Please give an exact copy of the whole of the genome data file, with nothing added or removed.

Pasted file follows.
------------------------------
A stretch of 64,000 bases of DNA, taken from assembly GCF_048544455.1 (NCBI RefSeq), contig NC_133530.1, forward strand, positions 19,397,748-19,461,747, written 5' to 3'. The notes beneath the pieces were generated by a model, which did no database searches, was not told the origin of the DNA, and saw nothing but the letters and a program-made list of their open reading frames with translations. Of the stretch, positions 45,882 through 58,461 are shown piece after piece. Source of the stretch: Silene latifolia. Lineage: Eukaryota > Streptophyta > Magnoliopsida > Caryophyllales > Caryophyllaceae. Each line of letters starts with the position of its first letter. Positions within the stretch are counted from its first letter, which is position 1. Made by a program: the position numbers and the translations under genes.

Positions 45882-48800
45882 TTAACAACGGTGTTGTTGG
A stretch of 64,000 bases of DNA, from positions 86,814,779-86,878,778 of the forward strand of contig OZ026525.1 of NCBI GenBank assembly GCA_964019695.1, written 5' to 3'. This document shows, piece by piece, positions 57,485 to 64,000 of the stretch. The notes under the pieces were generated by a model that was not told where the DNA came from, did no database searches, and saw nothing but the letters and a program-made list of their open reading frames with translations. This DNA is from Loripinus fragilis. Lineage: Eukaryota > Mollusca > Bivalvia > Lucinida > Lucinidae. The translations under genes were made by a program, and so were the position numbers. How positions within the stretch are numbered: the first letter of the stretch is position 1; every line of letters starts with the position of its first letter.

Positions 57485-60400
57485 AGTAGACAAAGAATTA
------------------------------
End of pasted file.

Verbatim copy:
A stretch of 64,000 bases of DNA, taken from assembly GCF_048544455.1 (NCBI RefSeq), contig NC_133530.1, forward strand, positions 19,397,748-19,461,747, written 5' to 3'. The notes beneath the pieces were generated by a model, which did no database searches, was not told the origin of the DNA, and saw nothing but the letters and a program-made list of their open reading frames with translations. Of the stretch, positions 45,882 through 58,461 are shown piece after piece. Source of the stretch: Silene latifolia. Lineage: Eukaryota > Streptophyta > Magnoliopsida > Caryophyllales > Caryophyllaceae. Each line of letters starts with the position of its first letter. Positions within the stretch are counted from its first letter, which is position 1. Made by a program: the position numbers and the translations under genes.

Positions 45882-48800
45882 TTAACAACGGTGTTGTTGG
A stretch of 64,000 bases of DNA, from positions 86,814,779-86,878,778 of the forward strand of contig OZ026525.1 of NCBI GenBank assembly GCA_964019695.1, written 5' to 3'. This document shows, piece by piece, positions 57,485 to 64,000 of the stretch. The notes under the pieces were generated by a model that was not told where the DNA came from, did no database searches, and saw nothing but the letters and a program-made list of their open reading frames with translations. This DNA is from Loripinus fragilis. Lineage: Eukaryota > Mollusca > Bivalvia > Lucinida > Lucinidae. The translations under genes were made by a program, and so were the position numbers. How positions within the stretch are numbered: the first letter of the stretch is position 1; every line of letters starts with the position of its first letter.

Positions 57485-60400
57485 AGTAGACAAAGAATTA